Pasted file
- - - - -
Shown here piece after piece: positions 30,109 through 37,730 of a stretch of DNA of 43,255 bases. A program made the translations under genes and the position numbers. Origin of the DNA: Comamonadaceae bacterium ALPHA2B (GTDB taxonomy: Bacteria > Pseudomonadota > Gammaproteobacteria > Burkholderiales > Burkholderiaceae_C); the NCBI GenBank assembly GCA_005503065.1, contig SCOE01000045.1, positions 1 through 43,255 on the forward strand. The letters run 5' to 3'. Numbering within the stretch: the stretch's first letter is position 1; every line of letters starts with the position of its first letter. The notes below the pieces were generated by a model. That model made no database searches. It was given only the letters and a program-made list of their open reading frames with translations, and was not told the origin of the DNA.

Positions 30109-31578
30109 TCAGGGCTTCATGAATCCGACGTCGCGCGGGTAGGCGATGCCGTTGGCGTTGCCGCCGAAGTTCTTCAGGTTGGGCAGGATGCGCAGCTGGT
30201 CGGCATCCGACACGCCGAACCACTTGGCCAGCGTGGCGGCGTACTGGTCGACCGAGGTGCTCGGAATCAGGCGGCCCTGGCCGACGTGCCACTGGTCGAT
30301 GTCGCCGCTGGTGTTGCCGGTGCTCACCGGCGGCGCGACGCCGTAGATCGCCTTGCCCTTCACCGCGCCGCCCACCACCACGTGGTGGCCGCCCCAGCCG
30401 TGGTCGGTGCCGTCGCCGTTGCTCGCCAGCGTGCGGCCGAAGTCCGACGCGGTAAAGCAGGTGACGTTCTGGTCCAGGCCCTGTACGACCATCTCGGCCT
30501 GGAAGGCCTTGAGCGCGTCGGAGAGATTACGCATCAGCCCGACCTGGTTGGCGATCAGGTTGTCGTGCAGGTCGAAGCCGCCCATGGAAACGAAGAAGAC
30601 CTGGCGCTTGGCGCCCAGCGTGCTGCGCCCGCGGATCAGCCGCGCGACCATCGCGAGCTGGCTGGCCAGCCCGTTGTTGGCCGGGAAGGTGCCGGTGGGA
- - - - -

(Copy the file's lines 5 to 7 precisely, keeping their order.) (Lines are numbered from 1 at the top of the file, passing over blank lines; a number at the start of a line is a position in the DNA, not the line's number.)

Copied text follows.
30301 GTCGCCGCTGGTGTTGCCGGTGCTCACCGGCGGCGCGACGCCGTAGATCGCCTTGCCCTTCACCGCGCCGCCCACCACCACGTGGTGGCCGCCCCAGCCG
30401 TGGTCGGTGCCGTCGCCGTTGCTCGCCAGCGTGCGGCCGAAGTCCGACGCGGTAAAGCAGGTGACGTTCTGGTCCAGGCCCTGTACGACCATCTCGGCCT
30501 GGAAGGCCTTGAGCGCGTCGGAGAGATTACGCATCAGCCCGACCTGGTTGGCGATCAGGTTGTCGTGCAGGTCGAAGCCGCCCATGGAAACGAAGAAGAC